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To have standing under U.S. Const. art. III, a plaintiff must have (1) a concrete and particularized injury that (2) is caused by the challenged conduct and (3) is likely redressable by a favorable judicial decision. A plaintiff need only establish a genuine dispute as to these requirements to survive summary judgment.
Plaintiffs, twenty-one young citizens, an environmental organization, and a “representative of future generations,” filed a complaint against the President, the United States, and federal agencies, arguing that the government’s act of continuing to “permit, authorize, and subsidize” fossil fuel use despite long being aware of its risks caused various climate-change injuries to the plaintiffs. Some plaintiffs claimed psychological harm, others impairment to recreational interests, others exacerbated medical conditions, and others damage to property. The complaint asserted violations of: (i) the plaintiffs' substantive rights under the Due Process Clause of the Fifth Amendment; (ii) the plaintiffs' rights under the Fifth Amendment to equal protection of the law; (iii) the plaintiffs' rights under the Ninth Amendment; and (iv) the public trust doctrine. The plaintiffs seek declaratory relief and an injunction ordering the government to implement a plan to "phase out fossil fuel emissions and draw down excess atmospheric carbon dioxide.” The government filed a Motion to Dismiss, which the district court denied, holding that the plaintiffs had standing to sue, raised justiciable questions, and stated a claim for infringement of a Fifth Amendment due process right to a "climate system capable of sustaining human life." The court also concluded that the plaintiffs had stated a viable "danger-creation due process claim" arising from the government's failure to regulate third-party emissions. Finally, the court held that the plaintiffs had stated a public trust claim grounded in the Fifth and the Ninth Amendments. The government then moved for summary judgment and judgment on the pleadings. The district court granted summary judgment on the Ninth Amendment claim, dismissed the President as a defendant, and dismissed the equal protection claim in part. However, the district court otherwise denied the government's motions, again holding that the plaintiffs had standing to sue and finding that they had presented sufficient evidence to survive summary judgment.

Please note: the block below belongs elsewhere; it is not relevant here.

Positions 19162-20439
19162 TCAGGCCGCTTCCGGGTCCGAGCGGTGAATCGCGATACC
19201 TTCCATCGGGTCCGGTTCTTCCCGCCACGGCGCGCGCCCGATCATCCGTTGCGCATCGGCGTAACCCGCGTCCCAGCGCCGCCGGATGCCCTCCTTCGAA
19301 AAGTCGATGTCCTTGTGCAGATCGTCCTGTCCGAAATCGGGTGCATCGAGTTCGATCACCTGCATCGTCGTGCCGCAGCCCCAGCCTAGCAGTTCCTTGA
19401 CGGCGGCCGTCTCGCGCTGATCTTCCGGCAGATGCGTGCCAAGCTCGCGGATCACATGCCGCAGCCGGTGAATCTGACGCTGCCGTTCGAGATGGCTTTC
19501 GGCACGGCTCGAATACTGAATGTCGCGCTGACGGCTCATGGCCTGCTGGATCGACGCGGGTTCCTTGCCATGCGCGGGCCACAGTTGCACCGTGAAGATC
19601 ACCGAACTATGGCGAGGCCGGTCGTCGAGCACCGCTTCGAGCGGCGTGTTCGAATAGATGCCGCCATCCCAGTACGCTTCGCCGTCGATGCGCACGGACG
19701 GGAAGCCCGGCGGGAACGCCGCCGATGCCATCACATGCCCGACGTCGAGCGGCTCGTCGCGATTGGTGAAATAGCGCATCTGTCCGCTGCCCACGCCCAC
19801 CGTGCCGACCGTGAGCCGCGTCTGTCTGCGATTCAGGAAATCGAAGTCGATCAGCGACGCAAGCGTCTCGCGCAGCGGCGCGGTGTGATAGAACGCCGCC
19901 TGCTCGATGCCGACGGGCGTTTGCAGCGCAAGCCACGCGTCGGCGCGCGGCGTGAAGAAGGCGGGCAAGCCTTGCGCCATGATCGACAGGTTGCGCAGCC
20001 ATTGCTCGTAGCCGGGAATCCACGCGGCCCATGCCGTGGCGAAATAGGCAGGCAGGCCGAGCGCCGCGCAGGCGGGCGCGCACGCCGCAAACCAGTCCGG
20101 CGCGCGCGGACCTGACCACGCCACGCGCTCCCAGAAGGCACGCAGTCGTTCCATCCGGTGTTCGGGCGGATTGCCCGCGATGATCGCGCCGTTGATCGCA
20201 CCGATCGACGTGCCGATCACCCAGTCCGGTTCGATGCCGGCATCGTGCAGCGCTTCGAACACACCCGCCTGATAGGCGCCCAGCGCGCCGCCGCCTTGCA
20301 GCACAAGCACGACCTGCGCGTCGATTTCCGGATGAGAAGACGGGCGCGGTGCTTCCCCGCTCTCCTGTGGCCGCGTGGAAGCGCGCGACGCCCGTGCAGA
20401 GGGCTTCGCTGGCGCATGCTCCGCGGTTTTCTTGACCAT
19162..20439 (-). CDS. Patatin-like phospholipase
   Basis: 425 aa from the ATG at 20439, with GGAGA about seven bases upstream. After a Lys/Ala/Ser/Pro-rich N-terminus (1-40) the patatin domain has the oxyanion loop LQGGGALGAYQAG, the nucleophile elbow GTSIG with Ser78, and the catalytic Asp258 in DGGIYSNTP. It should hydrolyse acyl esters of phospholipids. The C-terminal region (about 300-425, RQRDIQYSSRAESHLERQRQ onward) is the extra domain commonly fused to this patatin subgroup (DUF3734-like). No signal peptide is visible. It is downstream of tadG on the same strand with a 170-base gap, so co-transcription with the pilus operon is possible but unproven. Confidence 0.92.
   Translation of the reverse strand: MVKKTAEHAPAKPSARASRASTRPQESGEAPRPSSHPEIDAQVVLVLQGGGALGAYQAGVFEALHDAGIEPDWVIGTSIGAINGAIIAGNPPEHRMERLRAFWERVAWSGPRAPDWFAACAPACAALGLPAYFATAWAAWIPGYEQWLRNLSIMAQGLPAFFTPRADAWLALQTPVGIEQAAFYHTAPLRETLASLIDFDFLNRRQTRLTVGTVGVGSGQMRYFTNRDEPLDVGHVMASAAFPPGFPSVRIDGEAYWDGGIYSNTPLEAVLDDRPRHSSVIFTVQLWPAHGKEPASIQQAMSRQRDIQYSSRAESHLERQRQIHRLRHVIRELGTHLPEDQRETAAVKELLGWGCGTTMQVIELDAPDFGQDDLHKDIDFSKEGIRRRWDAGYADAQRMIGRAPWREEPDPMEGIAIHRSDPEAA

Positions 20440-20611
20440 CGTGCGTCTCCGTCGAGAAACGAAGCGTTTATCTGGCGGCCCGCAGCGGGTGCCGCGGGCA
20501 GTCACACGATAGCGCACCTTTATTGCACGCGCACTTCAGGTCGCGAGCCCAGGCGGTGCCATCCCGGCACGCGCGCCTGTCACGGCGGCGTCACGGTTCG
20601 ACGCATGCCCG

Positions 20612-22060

Did plaintiffs have standing to sue the federal government for alleged climate-change related injuries caused by the federal government’s act of continuing to “permit, authorize, and subsidize” fossil fuel?
The Court noted that in order to establish a U.S. Const. art. III redressability, the plaintiffs must show that the relief they seek was both substantially likely to redress their injuries, and within the district court's power to award. In the case at bar, the Court held that plaintiffs lacked U.S. Const. art. III standing to bring their claims as they failed to show that the relief they sought was substantially likely to redress their injuries, and regardless, plaintiffs failed to establish that the specific relief they sought was within the power of an Article III court. According to the Court, it was beyond the power of an Article III court to order, design, supervise, or implement the plaintiffs' requested remedial plan where any effective plan would necessarily require a host of complex policy decisions entrusted to the wisdom and discretion of the executive and legislative branches. As such, the Court concluded that the plaintiffs' case must be made to the political branches or to the electorate at large.